(gdb) file main
../../gdb/inferior.c:283: internal-error: inferior* find_inferior_pid(int): Assertion pid != 0' failed.
A problem internal to GDB has been detected,
further debugging may prove unreliable.
Quit this debugging session? (y or n) n

This is a bug, please report it.  For instructions, see:
<http://www.gnu.org/software/gdb/bugs/>.

../../gdb/inferior.c:283: internal-error: inferior* find_inferior_pid(int): Assertion pid != 0' failed.
A problem internal to GDB has been detected,
further debugging may prove unreliable.
Create a core file of GDB? (y or n) n
Command aborted.
(gdb) r
Starting program: /Users/jake/code/ctest/main
[New Thread 0x2603 of process 5623]
[New Thread 0x2303 of process 5623]
hello, world: 9, 36
[Inferior 1 (process 5623) exited normally]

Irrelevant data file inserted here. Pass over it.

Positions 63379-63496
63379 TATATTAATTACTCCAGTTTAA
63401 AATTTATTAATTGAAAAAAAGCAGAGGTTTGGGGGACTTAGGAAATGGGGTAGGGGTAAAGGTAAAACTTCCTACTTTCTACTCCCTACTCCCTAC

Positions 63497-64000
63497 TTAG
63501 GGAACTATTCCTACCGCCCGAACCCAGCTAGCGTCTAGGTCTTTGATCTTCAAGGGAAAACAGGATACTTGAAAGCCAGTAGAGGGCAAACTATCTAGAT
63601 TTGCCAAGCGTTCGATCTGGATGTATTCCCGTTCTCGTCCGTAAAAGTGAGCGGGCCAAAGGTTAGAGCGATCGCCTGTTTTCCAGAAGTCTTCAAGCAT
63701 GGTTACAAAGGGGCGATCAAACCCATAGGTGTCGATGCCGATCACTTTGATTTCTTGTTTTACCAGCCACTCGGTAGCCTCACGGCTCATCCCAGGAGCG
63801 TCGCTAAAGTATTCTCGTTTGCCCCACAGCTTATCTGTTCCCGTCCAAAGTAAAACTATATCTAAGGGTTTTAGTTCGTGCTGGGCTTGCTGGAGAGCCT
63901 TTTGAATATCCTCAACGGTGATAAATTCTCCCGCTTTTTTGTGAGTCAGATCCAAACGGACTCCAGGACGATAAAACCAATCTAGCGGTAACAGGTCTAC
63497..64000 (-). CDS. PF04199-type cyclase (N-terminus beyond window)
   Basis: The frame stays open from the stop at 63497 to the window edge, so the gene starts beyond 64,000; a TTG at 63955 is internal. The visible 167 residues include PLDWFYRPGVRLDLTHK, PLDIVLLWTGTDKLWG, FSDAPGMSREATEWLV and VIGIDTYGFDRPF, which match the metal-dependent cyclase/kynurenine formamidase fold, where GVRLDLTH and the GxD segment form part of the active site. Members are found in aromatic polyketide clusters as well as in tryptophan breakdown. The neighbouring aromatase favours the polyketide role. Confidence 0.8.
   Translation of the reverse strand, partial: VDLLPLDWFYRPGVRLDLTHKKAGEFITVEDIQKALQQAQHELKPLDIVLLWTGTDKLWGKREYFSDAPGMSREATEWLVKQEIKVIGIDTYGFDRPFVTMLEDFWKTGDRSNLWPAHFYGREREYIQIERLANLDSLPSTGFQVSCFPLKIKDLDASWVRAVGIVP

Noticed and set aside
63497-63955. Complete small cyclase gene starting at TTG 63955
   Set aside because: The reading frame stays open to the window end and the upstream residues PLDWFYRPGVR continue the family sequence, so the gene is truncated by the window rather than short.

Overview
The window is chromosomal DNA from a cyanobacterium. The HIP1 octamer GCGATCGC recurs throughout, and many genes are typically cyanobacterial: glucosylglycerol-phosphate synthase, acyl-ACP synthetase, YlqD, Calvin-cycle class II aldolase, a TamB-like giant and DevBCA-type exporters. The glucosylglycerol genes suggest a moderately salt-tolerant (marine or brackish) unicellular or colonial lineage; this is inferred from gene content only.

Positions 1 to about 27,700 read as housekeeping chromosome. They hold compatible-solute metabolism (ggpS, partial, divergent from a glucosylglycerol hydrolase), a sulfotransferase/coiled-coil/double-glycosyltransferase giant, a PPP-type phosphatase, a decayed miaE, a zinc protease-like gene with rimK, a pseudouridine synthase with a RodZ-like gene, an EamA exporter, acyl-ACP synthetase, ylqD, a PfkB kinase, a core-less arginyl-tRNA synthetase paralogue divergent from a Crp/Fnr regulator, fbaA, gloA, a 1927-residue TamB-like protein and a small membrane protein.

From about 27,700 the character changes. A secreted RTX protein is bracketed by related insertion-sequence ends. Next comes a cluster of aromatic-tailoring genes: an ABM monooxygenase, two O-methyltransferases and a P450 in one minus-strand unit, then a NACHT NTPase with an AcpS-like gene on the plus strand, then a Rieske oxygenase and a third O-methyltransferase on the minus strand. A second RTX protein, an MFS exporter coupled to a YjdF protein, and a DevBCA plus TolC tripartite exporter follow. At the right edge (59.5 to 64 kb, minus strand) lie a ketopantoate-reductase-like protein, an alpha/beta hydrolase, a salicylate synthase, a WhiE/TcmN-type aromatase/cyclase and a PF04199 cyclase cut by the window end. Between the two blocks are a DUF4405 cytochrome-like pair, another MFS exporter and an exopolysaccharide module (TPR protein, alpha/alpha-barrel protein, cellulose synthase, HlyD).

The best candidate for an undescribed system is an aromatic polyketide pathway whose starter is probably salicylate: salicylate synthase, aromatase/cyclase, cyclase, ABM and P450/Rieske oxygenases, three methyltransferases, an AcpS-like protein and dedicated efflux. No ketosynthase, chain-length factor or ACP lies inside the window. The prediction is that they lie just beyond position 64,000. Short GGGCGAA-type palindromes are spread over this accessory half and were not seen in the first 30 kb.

(gdb)

Oddly, pushing gdb to continue causes it to function as normal. Unfortunately, when running in batch mode (as cygdb does on loading), those questions will automatically be answered y, which currently makes cygdb unusable.

1. it appears only when using file to load debugging symbols; doing add-inferior -exec main will work fine.
2. despite claiming that pid is 0 in find_inferior_pid, gdb seems to have successfully found it by the time it runs the inferior.
3. regular initialisation and add-inferior do not cause gdb to call find_inferior_pid`, and their temperatmental hangs may suggest that there is a deeper underlying problem that is only noticed occasionally.